Courtesy of Mother Daughter Book Club com, November 11, 2014

When Grace thinks back on her childhood, she sees it split into two: the time before her mother got sick and died, and the time after, when the letters her mother wrote to her started to arrive. Before, even though she was the child of a preacher and felt the pressure of being considered a “goody two shoes,” Grace felt like she knew what to expect of the world. After, her mother’s letters reveal stories from her own teen years and the events that set her on a path to become a preacher’s wife. The letters reveal things Grace never expected to know about her mother, information that sends her on a journey of discovery that will change the rest of her life.

The God of Sno Cone Blue by Marcia Coffey Turnquist is a story of mothers and daughters and the profound impact they can have��"both good and bad��"on each other’s lives. Grace’s mother, Sharon, tells stories of her own mother, a woman with no tenderness to show her children. Astrid is a mother to be feared rather than loved, and Sharon vows to be different. Dying young, she wants her daughter to truly know her, so she writes the letters and directs that they be delivered over time, as Grace turns from a pre-teen to a teen.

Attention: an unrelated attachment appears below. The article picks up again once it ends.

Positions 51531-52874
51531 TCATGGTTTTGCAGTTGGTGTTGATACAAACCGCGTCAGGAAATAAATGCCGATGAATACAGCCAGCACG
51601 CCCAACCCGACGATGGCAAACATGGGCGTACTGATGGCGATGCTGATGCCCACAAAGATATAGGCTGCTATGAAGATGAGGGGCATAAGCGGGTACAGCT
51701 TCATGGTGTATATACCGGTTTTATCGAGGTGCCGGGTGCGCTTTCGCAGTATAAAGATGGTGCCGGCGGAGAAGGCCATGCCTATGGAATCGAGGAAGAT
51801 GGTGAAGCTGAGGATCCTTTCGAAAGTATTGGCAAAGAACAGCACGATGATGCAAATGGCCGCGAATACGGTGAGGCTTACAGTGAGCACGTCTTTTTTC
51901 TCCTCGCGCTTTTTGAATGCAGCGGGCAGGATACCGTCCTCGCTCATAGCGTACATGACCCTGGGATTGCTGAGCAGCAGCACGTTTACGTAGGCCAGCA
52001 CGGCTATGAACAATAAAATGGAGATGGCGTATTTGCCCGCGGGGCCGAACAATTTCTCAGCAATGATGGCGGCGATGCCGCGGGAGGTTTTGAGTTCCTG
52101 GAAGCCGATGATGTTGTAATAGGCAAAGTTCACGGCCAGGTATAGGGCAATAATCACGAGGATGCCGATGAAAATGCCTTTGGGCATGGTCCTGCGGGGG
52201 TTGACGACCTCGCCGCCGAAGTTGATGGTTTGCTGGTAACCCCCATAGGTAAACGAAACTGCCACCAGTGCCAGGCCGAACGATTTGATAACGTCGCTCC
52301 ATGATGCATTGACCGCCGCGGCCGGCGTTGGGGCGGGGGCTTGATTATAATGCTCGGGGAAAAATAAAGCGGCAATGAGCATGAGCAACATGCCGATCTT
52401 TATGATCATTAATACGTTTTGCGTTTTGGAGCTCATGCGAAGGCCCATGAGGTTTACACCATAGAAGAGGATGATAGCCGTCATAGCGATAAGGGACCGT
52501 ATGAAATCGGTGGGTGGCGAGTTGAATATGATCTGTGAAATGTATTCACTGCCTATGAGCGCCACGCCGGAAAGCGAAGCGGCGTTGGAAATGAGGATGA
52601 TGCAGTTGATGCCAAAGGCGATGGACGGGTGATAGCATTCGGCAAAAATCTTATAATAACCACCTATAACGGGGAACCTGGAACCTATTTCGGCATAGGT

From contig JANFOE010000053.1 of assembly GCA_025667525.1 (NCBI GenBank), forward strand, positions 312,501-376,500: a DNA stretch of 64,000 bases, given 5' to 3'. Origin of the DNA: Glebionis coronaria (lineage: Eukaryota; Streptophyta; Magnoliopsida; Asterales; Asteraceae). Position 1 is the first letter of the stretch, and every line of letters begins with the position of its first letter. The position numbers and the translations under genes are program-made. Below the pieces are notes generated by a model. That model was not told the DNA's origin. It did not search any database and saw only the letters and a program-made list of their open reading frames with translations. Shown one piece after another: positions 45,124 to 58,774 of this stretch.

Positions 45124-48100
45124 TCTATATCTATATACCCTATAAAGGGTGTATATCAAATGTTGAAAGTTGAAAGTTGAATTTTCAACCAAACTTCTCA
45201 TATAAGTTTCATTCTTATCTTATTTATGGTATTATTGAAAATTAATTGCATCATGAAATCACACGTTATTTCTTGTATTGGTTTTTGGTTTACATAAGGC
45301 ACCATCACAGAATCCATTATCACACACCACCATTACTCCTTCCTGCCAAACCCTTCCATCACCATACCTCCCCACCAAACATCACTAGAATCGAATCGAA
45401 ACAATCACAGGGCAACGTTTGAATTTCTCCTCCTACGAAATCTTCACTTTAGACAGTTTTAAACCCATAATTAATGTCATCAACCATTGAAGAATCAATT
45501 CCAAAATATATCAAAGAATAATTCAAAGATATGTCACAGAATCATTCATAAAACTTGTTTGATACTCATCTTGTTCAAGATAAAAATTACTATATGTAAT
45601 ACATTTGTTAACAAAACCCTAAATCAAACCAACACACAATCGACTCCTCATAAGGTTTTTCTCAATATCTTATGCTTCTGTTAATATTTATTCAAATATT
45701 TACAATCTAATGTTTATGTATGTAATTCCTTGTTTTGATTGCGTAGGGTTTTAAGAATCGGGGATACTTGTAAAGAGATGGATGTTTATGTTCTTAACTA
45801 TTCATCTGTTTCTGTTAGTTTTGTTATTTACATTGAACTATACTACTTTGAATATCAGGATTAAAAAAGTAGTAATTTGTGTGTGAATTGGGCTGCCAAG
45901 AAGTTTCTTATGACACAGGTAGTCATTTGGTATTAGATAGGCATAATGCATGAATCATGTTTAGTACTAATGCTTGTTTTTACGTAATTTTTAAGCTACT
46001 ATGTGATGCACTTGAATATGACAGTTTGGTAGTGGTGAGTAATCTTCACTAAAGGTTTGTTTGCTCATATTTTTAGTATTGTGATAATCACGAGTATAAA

The God of Sno Cone Blue brings up many issues to discuss in book clubs with teens aged older than 15 or those with adults only. Why does grief often make people question their religious faith? How does knowing someone with physical or mental challenges change peoples’ perspective of others who are challenged? How important is the image we create of ourselves and the person we believe ourselves to be? What defines a family?

I purchased my copy of this book from the author.